Unlike "Pastor Bonus," which said that prefects of congregations must be cardinals, in Pope Francis' document the Secretariat of State is the only office where a cardinal head is explicitly required.

"Pastor Bonus" also stated that the full members of most of the congregations were cardinals and "some bishops," while the consultants could include priests and lay experts.

Pope Francis seemed to signal a change already in early July when he named seven women and a religious brother as full members of the Congregation for Institutes of Consecrated Life and Societies of Apostolic Life.

"Praedicate Evangelium" says the reform of the Curia should involve "lay women and men in governing roles of importance and responsibility."

Reflecting a frequent call of Pope Francis, the draft document includes references to "synodality" and creating a more "synodal church," meaning one in which all members listen to one another, reflect together and offer each other their talents.

Pope Francis is not about to dismantle the hierarchical structure of the church -- a structure he believes is a gift of God -- but he does see plenty of room for expanding the voices heard in any discussion.

A new curial structure is not the goal, the draft says. Rather, the aim is to promote a stronger Christian witness, more effective evangelization, more fruitful ecumenical engagement and "a more constructive dialogue with all."

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Follow Wooden on Twitter: @Cindy_Wooden.

Not the usual suspects: Cardinal wants parish teams of risk-takers

By Cindy Wooden Catholic News Service

CNS photo/Paul Haring

Cardinal Angelo De Donatis, papal vicar for the Diocese of Rome, smiles during a reception after a consistory at the Vatican in this June 28, 2018, file photo. Cardinal De Donatis has asked every pastor in the Diocese of Rome to form a team for neighborhood missionary outreach. (CNS photo/Paul Haring) See ROME-PARISH-TEAMS July 12, 2019.

ROME (CNS) -- The papal vicar for Rome has asked every pastor in the diocese to form a "pastoral team" of about a dozen "courageous explorers" to help launch a new neighborhood missionary outreach.

"Don't go looking for those who have shown they are prudent, measured and detail-oriented," Cardinal Angelo De Donatis, the papal vicar, wrote in a letter to pastors July 11.

Instead, he said, the team should be made up of "people who draw outside the lines, people whom the Holy Spirit has made passionate about imperfection."

The diocese's 2019-2020 pastoral year is focused on "listening to the cry of the city" and responding with stronger parish communities, a greater focus on Sunday Mass, visiting the poor and lonely, providing concrete assistance to those in need and reaching out to young people and families.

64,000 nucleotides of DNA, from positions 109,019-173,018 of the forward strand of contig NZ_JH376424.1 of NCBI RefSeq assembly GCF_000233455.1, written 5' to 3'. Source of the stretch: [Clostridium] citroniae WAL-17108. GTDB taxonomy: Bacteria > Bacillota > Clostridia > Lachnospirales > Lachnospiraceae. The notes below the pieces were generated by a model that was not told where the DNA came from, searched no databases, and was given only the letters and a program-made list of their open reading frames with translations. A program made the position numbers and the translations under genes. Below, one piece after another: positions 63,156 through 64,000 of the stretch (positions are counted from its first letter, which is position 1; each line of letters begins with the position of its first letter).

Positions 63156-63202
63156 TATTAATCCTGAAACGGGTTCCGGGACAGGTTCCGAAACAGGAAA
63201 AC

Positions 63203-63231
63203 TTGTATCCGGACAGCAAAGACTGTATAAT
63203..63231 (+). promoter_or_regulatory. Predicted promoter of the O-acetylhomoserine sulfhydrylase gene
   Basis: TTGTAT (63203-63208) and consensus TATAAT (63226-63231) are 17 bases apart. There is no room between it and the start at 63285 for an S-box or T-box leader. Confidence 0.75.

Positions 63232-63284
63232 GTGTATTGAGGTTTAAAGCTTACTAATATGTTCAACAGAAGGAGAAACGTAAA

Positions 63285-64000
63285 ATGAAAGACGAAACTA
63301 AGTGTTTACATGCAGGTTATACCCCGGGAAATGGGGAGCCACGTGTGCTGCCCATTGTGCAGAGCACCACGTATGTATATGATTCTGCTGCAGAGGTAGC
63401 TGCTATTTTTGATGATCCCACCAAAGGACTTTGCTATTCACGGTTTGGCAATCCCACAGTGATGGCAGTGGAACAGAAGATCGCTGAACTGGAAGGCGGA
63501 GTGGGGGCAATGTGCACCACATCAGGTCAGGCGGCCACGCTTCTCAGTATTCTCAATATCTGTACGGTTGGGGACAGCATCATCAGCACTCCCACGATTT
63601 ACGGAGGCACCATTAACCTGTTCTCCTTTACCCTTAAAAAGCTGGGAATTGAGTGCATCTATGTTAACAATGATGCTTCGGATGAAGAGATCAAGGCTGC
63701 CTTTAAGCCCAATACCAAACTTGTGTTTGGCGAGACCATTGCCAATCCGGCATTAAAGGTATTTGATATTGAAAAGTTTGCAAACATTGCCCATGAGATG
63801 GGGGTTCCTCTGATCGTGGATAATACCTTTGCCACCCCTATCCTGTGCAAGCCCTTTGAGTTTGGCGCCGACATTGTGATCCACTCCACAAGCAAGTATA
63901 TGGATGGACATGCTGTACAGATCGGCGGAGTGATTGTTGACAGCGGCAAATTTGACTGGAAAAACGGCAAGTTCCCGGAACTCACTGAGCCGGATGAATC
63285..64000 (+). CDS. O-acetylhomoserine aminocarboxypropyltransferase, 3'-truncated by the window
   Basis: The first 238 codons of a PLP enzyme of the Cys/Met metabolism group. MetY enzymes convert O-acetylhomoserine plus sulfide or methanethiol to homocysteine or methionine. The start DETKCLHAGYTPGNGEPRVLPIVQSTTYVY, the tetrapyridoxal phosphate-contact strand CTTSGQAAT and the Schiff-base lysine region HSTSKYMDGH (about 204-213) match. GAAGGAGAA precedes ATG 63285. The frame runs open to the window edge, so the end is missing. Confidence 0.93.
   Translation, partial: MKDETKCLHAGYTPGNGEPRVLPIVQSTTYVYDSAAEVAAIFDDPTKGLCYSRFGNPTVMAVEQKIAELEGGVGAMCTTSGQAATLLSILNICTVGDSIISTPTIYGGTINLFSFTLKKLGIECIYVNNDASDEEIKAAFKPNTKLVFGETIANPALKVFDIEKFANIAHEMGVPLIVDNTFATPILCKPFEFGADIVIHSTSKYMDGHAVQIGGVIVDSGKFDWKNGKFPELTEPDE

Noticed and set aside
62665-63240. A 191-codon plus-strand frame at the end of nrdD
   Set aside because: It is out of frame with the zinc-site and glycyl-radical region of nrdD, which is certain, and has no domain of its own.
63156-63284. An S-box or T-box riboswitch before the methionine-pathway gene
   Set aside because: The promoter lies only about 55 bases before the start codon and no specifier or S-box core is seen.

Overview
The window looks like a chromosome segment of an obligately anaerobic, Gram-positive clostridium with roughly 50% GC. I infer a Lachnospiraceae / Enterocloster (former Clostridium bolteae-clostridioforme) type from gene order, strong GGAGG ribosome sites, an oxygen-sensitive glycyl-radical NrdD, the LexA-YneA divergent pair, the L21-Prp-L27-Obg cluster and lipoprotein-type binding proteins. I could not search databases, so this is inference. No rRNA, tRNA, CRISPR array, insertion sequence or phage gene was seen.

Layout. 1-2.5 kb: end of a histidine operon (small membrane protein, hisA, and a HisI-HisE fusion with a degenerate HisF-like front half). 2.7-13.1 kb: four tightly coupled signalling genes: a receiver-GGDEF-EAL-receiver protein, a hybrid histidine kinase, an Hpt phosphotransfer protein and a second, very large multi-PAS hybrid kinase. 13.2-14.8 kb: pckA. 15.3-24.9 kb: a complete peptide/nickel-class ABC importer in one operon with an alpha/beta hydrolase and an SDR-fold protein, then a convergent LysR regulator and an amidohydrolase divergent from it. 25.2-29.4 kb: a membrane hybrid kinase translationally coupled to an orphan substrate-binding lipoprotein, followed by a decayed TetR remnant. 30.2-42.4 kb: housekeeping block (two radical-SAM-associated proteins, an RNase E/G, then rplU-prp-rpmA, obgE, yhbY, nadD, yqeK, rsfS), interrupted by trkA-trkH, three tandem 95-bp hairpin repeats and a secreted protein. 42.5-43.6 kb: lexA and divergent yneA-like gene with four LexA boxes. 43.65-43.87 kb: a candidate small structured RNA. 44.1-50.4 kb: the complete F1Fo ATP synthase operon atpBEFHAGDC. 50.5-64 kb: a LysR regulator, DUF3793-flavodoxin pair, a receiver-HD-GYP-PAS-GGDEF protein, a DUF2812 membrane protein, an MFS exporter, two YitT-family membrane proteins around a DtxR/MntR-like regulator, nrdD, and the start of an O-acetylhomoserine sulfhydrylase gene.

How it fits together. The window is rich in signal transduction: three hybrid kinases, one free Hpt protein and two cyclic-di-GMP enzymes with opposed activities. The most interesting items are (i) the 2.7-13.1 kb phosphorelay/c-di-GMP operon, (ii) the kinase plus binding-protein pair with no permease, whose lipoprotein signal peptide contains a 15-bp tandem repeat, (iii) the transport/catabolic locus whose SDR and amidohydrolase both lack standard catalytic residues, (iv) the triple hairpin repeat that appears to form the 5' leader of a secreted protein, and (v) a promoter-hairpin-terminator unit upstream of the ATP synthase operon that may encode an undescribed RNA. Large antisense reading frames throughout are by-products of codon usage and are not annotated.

Cardinal De Donatis suggested the priests look for 12 people to serve on the pastoral team. The number is not a requirement, he said, but should send a message to Catholics that the parish is looking "for a small group from which everything set out."

"We do not need competent and qualified professionals as much as Christians who apparently are like everyone else but, in reality, are able to dream, to infect others with their dreams and want to experience something new," the cardinal wrote.

"Perhaps," he told the pastors, "these are people you have tried to contain a bit up until now -- frankly, they can be destabilizing -- but no more; you must draw them near, listen to them, value them and let them act so they can disturb the drowsy tranquility of others."

And, he said, it is possible they will make mistakes, but that is better than having a parish that never tries anything new.

The pastoral team's first responsibility, he said, is to go out into the neighborhood that comprises the parish territory, talk to people, observe and then "map the characteristics" in light of the area's history and the lifestyle of residents. The description should include the presence of schools, workplaces, places where people gather, pockets of greater poverty, areas of "social violence" and the presence of organized crime.

The team must meet often with the pastor and with catechists, leaders of parish groups and youth and young adult ministers to listen to their observations and brainstorm together about how to help all parishioners live their faith more openly and share it with others in the neighborhood, he said.

Cardinal De Donatis said he hope the result would be that "our diocesan church would end up more attentive to others, more aware of people's deepest questions, more convinced of the Good News that it is called to proclaim and more sensitive to God's inspiration."

Update: Praising God for gift of creation leads to respect for it, pope says

By Junno Arocho Esteves Catholic News Service

CNS photo/Nacho Doce, Reuters

This is an aerial view of a deforested plot of the Amazon at the Bom Futuro National Forest in Porto Velho, Brazil, Sept. 3, 2015. In a message sent in early July to participants of an Italian conference on the consequences of deforestation in the Amazon, Pope Francis said the current situation in the South American rainforest "is a sad paradigm of what is happening in many parts of the planet." (CNS photo/Nacho Doce, Reuters) See POPE-LAUDATO-FORUM July 11, 2019.